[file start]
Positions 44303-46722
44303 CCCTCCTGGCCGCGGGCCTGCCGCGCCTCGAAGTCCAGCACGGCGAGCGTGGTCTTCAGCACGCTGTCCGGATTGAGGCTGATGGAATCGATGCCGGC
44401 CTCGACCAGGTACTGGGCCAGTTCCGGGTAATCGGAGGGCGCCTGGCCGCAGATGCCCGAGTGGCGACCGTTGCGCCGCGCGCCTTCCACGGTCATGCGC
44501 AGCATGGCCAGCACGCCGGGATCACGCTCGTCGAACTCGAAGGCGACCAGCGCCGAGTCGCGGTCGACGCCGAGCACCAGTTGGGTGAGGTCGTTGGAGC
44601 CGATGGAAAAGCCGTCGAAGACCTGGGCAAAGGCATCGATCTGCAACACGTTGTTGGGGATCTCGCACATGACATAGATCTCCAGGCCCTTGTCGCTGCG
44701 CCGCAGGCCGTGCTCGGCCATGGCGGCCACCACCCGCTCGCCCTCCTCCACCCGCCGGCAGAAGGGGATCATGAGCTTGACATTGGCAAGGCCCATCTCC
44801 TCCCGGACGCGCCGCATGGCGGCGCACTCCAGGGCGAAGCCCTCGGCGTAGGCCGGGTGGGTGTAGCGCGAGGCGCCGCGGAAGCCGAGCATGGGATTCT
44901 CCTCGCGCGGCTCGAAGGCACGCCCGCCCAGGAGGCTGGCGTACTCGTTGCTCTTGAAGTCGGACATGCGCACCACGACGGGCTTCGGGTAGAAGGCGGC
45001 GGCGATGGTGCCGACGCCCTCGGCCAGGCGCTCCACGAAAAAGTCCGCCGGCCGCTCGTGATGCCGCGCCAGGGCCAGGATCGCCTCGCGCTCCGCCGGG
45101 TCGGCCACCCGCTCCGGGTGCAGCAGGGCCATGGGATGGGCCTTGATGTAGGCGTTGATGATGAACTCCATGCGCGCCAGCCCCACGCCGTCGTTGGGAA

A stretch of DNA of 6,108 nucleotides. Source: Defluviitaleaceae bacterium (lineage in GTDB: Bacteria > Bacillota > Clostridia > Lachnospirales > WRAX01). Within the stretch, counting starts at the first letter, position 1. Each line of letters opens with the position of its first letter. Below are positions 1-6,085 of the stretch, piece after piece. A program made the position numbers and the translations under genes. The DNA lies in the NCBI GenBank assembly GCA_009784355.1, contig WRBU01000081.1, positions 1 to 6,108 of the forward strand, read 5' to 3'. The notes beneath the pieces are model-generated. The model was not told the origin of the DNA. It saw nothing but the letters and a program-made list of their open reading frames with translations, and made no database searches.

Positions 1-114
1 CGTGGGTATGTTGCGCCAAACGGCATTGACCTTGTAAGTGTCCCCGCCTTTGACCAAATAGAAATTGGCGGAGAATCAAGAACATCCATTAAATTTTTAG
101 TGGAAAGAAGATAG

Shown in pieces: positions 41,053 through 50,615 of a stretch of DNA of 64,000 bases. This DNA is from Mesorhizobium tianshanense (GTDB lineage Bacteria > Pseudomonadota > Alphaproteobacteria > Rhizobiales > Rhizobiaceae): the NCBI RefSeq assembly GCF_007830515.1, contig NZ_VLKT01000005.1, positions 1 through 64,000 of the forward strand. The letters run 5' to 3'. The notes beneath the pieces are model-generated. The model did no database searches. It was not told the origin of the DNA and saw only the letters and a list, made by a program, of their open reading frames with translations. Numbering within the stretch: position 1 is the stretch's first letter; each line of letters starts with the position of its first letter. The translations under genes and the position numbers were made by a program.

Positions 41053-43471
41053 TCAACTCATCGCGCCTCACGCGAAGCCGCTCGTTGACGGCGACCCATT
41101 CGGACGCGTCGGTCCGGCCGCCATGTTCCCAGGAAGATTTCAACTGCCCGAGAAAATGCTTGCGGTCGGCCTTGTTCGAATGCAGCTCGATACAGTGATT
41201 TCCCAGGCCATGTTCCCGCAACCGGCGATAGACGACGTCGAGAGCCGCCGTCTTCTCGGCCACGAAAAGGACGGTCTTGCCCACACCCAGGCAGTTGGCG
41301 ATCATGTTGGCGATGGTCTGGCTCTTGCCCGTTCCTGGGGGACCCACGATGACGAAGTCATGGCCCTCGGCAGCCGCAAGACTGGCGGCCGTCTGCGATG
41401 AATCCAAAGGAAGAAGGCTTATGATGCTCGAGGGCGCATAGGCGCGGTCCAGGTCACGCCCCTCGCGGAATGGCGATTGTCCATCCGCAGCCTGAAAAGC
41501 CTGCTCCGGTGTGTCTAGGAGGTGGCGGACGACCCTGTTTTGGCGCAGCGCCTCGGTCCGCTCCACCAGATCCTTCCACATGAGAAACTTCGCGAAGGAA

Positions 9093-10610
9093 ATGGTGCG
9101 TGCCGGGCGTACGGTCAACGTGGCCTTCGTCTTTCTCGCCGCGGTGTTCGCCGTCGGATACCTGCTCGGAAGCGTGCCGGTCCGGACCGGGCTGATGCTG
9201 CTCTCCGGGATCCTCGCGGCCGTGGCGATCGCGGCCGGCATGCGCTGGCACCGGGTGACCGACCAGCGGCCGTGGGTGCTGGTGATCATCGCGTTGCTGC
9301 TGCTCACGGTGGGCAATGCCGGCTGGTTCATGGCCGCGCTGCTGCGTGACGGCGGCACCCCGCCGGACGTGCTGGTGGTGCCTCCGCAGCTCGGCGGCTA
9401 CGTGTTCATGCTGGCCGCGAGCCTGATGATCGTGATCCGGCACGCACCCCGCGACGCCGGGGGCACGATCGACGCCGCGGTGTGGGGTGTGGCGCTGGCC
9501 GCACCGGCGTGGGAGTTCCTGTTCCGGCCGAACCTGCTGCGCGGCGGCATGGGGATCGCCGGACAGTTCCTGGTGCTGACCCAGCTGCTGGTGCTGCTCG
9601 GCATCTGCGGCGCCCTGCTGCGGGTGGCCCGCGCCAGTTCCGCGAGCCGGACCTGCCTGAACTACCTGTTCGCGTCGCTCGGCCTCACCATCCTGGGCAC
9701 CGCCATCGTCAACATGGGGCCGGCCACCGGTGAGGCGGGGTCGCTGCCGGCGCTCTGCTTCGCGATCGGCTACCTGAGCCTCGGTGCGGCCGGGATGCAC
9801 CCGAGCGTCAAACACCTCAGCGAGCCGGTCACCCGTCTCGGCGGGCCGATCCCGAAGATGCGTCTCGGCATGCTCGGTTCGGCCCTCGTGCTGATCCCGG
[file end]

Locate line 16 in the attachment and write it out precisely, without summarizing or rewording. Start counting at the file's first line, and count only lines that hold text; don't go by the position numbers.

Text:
Positions 41053-43471